Apple's new iPhone 5S can be unlocked using a fingerprint, which could spur a trend to improve biometric security but could also create new privacy problems for smartphone users.
The iPhone 5S unveiled by Apple on Tuesday features the Touch ID scanner built into the home button of the new smartphone, which will allow users to create a login without setting up or remembering a password. The fingerprint scanner can also simplify purchases of apps, music, and videos using iTunes, the company explained in a video about the Touch ID, available here.
The iPhone 5S goes on sale on Sept. 20, so time will tell how convenient and effective the scanner is. To address privacy concerns Apple explained that the fingerprint will only be stored in the Secure Enclave in a chip on the iPhone, and will not be stored on a cloud server.
"The Secure Enclave where the fingerprint data is kept is not accessible by iCloud or by applications," said Teresa Brewer, spokesperson for Apple.
Keeping the fingerprint data off cloud servers would make it harder for hackers to access, but the use of fingerprints on smartphones raises numerous other privacy concerns, said Ashkan Soltani , an independent technology researcher and consultant.
Relying solely on the fingerprint scanner for unlocking could also make it easier for someone to compel users to unlock their phones, said Soltani, who previously worked as a technologist doing consumer privacy investigations at the Federal Trade Commission.
There is also the risk that a user's fingerprints could be duplicated to access a phone, said Brian Duggan, a technologist at the New America Foundation's Open Technology Institute.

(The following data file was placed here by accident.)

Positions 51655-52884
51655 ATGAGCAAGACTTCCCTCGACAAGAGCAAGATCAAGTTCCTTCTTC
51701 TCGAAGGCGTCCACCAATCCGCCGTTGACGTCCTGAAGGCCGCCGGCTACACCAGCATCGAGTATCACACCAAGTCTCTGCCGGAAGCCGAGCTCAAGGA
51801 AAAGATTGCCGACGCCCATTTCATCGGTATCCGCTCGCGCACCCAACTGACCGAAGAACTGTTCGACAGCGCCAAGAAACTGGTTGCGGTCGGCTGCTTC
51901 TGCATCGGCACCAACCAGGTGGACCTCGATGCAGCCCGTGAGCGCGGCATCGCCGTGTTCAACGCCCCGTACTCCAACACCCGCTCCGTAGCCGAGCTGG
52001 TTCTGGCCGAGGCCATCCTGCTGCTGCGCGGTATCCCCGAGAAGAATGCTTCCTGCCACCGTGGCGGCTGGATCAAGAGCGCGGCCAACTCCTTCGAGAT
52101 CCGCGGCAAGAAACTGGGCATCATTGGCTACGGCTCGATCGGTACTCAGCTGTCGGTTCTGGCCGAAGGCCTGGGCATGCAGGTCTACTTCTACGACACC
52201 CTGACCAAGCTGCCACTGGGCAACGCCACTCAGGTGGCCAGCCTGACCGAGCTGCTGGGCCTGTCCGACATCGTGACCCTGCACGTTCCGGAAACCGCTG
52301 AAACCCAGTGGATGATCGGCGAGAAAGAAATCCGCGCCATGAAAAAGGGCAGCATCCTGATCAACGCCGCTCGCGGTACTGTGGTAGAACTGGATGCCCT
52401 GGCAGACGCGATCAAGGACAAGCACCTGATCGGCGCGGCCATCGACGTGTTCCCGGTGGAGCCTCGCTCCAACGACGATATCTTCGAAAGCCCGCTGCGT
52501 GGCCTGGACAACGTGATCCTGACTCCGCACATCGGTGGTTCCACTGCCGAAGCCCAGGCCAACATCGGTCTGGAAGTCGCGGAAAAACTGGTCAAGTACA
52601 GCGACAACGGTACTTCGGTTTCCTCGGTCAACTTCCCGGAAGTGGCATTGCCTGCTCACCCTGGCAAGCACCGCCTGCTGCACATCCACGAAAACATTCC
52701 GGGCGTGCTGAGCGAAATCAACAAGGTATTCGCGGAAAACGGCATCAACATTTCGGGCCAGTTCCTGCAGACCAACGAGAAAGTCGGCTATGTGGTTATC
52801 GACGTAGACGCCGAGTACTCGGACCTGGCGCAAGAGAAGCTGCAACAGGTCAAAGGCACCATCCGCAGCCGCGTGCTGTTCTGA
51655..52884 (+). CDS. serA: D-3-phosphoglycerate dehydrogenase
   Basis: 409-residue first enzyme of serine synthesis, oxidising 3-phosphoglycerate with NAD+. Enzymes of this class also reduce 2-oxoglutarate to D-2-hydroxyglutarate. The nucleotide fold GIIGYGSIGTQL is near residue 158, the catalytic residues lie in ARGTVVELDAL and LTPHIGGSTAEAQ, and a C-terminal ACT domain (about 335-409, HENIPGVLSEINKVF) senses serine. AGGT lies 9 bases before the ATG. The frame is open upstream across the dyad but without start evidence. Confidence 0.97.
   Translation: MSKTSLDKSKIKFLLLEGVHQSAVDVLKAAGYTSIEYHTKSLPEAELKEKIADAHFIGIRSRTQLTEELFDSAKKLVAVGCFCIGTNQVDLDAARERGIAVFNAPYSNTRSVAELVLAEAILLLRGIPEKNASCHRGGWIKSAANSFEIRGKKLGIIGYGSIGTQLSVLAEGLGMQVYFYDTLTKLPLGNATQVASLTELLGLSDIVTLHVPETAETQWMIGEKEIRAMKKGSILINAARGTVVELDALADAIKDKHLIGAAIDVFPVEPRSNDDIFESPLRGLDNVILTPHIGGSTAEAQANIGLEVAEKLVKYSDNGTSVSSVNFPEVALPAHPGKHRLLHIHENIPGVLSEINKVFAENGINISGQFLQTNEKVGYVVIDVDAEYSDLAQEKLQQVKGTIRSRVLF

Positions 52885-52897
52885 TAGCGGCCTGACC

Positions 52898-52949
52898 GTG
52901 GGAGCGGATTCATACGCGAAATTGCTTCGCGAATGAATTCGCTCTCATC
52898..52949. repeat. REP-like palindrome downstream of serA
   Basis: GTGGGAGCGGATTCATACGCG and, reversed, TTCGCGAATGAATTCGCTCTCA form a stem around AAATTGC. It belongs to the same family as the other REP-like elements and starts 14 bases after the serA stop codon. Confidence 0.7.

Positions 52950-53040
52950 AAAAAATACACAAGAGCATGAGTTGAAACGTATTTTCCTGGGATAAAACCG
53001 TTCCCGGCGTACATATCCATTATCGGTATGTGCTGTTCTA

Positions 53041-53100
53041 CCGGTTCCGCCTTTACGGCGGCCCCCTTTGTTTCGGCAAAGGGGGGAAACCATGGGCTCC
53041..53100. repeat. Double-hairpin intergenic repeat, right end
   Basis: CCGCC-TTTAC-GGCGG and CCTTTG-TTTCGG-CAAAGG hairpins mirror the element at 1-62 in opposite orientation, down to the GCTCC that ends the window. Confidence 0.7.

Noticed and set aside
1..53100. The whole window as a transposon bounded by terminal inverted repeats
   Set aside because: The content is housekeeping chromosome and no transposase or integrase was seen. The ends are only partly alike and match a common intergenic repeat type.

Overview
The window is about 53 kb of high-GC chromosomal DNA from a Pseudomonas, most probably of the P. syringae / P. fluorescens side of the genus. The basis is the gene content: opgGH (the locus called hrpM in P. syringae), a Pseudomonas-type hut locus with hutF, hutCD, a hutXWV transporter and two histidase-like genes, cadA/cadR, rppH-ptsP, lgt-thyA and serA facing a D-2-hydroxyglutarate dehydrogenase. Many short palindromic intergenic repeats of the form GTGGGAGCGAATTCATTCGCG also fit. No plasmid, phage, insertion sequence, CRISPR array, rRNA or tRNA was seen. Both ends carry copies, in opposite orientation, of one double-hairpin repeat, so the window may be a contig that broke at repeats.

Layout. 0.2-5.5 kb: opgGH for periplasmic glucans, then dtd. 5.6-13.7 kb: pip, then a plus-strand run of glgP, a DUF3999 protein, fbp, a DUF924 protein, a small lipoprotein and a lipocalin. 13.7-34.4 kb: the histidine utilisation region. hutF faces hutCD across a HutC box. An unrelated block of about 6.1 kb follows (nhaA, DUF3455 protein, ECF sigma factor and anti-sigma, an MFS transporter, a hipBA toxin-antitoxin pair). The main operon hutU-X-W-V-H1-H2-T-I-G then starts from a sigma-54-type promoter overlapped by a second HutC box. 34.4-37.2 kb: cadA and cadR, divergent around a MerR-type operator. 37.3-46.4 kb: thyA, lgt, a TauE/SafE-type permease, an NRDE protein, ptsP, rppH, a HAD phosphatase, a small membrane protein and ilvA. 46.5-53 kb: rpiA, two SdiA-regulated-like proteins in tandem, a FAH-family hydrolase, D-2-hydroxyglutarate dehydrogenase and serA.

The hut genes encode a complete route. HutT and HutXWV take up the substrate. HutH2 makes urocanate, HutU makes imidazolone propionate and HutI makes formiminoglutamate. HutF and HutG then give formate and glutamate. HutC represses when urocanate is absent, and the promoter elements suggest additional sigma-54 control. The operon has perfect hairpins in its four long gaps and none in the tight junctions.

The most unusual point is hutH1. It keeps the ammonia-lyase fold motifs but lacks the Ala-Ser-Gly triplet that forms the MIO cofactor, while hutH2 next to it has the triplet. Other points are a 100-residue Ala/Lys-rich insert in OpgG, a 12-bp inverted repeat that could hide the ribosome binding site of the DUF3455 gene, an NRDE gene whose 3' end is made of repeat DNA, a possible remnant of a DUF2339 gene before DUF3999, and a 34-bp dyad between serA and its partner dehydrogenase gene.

"Apple should educate users on biometrics, and users should educate themselves on the implications," Duggan said.
Fingerprint scanners have been used before on devices including ThinkPads by Lenovo, but they have usually been used by corporate customers who wanted increased security, Soltani said. The iPhone 5S could make fingerprint scanners a much more popular device feature for everyday consumers, especially if Apple improves the technology, he said.
"Apple tends to innovate and push features that other companies mimic, since they have so much influence," Soltani said. "They often make tweaks and improve the usability."
If fingerprint technology does become a trend with smartphones and online shopping then that could create privacy concerns for Internet use, Soltani said.
"If they have widespread use then it could also become tough to use it anonymously, since you can't use pseudonyms online if you are linked with your fingerprint," Soltani said.